“A long time ago, I made a promise to my mother: that I would find the son she lost. I don’t know how I could promise him such a thing.” These are the words of Jina, the narrator of the waitthe comic that tells the story of his mother, Gwija, a 92-year-old woman who lives with the expectation of being reunited with the son from whom she was separated during the exodus of civilians who fled from the north to the south at the beginning of the Korean War in 1950. Keum Suk Gendry-Kim, author of the monumental Grass, the only comic that slipped into the list of the 100 best-seller books in Spain last year, once again delves into the history of his native country, South Korea. This time she does it, inspired by the experiences of his own mother, to recount those of thousands of families separated after the division of Korea in 1953 in this graphic novel published in Spanish by Reservoir Books.
Unlike Lee Ok-Sun, the sex slave who stars in Grass, Gwija is a fictional character, but her appearance and character are hardly invented. The author explains that she chose to give him the features of her own mother, that she had separated from her older sister in the fifties. During the creative process, her mother commented on the illustrator’s sketches. “Why do you give me such an ugly nose? You could have drawn me fewer wrinkles, ”she complained at first.
His mother’s sister stayed in the north because she failed to board a train packed with refugees heading south to escape the front lines of the burgeoning communist-liberal war on the Korean peninsula. In the waitGwija constantly asks her daughter if she has any news from the Red Cross, which organized sporadic family reunions, something that the illustrator’s mother also did with her.
—Why did you decide to invent a character when you could use your mother’s testimony, which you knew firsthand and which was real?
—I thought that the story of a mother who had lost her son would reach more readers. It is more touching than the one of two separated sisters. In any case, my mother’s story is also told implicitly in the wait. But mostly, I went for fiction because many people were afraid that by publishing their story, they would harm those close to them who were still in North Korea.
To collect testimonies, Keum Suk Gendry-Kim met in 2018 with several elderly people who had been reunited with relatives in the north thanks to Red Cross programs. The author admits that she had the feeling that they were not telling her the whole truth: “They did not tell me the whole story for fear of reprisals, that her relatives would be executed or imprisoned. In South Korea, they could also be disadvantaged when it comes to finding a job if it was made public that they had family on the communist side.” The base of the South Korean Government registered in 2022 a total of 132,124 people separated from their families as a result of the conflict. Of these, 90,514 had already died, leaving 43,160 survivors, among whom those over 70 years of age represent 85%. In the last meetings of 2018, barely 200 participants had met again.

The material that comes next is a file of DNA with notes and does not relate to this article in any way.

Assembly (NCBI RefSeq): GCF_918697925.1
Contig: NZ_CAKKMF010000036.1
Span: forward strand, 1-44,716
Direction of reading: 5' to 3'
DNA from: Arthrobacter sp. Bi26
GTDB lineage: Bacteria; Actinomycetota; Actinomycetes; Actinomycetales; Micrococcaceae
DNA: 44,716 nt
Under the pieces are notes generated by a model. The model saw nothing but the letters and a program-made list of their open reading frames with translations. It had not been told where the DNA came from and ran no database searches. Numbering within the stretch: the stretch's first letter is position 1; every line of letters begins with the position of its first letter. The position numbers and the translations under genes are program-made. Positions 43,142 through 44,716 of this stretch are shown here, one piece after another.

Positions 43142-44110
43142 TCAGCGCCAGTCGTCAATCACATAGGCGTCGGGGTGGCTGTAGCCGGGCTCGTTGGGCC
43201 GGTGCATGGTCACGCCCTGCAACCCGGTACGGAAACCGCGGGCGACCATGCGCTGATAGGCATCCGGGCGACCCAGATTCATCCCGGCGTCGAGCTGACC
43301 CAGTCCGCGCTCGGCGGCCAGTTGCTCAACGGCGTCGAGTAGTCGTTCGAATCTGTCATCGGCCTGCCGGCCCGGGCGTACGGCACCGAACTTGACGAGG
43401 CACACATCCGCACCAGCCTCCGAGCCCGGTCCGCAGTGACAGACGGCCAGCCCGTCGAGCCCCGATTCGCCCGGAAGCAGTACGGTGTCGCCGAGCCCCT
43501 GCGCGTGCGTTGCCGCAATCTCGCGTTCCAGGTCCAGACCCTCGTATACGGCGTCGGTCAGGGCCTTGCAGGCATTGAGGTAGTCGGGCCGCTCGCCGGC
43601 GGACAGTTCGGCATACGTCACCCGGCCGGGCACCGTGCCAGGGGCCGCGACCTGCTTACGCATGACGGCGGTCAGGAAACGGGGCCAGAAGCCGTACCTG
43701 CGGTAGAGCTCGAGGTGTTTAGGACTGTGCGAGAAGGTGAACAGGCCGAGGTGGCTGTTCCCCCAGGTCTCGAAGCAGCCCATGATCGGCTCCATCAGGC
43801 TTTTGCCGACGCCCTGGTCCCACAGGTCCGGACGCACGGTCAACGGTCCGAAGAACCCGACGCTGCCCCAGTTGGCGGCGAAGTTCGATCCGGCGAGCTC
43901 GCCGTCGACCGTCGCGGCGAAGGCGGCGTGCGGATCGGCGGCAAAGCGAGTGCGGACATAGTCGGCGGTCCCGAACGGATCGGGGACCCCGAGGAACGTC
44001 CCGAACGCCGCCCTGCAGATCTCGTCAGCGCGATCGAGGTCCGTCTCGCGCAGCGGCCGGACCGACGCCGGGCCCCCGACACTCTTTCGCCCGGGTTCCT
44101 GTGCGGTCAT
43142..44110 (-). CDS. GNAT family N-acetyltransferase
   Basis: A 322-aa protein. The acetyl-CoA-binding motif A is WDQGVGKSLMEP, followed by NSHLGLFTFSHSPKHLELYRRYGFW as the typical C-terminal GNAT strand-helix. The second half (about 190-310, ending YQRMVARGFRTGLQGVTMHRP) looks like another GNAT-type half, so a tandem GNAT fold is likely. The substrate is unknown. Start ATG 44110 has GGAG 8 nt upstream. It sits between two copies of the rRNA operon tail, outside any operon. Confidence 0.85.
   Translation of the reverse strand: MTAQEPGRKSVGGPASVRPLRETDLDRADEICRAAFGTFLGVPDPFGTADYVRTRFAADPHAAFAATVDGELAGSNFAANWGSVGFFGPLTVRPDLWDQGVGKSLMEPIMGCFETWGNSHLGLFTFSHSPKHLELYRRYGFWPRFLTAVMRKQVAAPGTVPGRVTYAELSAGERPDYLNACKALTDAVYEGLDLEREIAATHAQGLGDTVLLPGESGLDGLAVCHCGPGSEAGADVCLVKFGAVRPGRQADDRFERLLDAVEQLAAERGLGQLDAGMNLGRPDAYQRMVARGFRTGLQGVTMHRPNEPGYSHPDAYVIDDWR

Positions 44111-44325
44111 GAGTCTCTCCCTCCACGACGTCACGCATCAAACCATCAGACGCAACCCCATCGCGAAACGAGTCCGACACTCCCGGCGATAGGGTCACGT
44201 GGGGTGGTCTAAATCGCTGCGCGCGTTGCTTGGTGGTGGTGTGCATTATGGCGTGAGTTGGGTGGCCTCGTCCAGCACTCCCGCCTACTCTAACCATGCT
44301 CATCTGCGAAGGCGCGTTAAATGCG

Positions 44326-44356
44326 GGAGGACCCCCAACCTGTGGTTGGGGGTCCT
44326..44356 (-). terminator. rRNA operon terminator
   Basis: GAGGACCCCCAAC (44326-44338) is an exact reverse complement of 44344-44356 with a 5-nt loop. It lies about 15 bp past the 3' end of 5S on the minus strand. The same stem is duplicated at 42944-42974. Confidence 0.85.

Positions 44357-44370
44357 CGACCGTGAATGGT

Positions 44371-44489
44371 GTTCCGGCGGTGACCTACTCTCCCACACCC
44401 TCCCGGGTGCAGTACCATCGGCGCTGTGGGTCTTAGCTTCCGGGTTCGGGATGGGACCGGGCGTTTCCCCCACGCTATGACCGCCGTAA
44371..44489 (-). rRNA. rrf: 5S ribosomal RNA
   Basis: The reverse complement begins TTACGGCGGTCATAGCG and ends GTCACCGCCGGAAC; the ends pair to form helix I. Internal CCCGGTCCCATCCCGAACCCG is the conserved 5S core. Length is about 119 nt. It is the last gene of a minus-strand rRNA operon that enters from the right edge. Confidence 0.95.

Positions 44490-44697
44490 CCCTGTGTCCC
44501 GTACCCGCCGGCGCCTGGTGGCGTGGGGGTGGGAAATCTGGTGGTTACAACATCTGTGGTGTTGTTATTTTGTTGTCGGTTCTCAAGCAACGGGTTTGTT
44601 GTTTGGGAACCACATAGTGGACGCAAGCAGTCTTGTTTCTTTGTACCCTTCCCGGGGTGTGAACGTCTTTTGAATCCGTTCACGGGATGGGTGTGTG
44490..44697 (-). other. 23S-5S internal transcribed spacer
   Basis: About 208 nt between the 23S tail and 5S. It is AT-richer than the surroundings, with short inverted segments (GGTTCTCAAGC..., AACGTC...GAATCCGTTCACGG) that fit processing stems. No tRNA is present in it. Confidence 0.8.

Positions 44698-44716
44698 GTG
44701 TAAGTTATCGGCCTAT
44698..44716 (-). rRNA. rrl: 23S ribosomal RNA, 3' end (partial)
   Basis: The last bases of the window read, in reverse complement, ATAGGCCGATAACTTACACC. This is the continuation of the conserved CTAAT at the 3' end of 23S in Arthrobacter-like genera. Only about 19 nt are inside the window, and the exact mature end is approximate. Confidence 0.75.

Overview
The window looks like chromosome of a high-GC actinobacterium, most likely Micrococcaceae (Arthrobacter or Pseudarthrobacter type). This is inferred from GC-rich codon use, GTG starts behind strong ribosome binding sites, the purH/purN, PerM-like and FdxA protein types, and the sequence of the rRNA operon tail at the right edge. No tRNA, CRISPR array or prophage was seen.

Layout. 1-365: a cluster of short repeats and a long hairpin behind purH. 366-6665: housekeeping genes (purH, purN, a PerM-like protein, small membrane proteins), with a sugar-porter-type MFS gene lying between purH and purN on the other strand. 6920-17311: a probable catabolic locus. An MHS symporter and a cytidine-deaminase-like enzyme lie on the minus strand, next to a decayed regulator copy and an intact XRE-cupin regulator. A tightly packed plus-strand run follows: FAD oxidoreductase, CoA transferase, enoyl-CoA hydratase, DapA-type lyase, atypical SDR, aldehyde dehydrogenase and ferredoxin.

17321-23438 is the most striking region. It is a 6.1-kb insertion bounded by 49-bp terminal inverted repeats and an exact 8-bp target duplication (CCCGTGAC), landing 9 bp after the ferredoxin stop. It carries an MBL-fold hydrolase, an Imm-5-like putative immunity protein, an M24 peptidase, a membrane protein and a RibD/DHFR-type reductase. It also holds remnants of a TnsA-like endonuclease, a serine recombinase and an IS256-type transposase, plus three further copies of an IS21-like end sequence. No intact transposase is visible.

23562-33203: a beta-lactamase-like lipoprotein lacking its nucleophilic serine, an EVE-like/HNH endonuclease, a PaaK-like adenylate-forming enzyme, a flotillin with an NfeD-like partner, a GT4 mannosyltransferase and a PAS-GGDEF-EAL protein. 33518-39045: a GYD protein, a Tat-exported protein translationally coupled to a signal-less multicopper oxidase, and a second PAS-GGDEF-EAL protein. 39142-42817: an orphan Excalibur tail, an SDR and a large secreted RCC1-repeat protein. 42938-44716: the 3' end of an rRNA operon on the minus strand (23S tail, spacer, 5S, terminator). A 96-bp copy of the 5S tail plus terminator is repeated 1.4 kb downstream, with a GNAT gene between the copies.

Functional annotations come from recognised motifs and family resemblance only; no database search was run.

The cartoonist deplores that in Korea the issue of separated families is “very seen”, according to her. “Those who lived through that separation are from a generation that is about to disappear. It is something of ‘grandparents’ for today’s youth. But recently there has been an increase in tension between the two countries, the chances of a war like the one in the past seem to grow, ”she is alarmed. The author recounts that as a child at school they were taught that the North Korean communists were weak and bad: “As a school assignment, they once made us draw a poster to express anti-communism. This ideological confrontation continues to be a pending problem.”
The image of the barbed wire, a symbol of this forced and human-imposed separation, surrounds the comic, as it appears on the first and last pages. Faced with this impossibility of tearing it down and reducing tensions, Keum Suk Gendry-Kim proposes a narrative solution: “We have a border and there is a 25-kilometre fence there. No one can pass through it, but nature can. Nature doesn’t care that there is a border between the two Koreas.” Therefore, both in the wait like in Grass, the landscape and the vegetation take center stage to express the most painful moments. “I prefer to express suffering and misery through the beautiful landscapes of nature, rather than in a direct and explicit way, because that contrast makes it more impressive”, she justifies.
In a scene from the graphic novel, Gwija, already old and withered —she has gone one-eyed and walks with difficulty with a cane—, meets a friend of hers, who also left part of her family behind. As they reminisce about their youth in the north, they transform into trees for a few panels.
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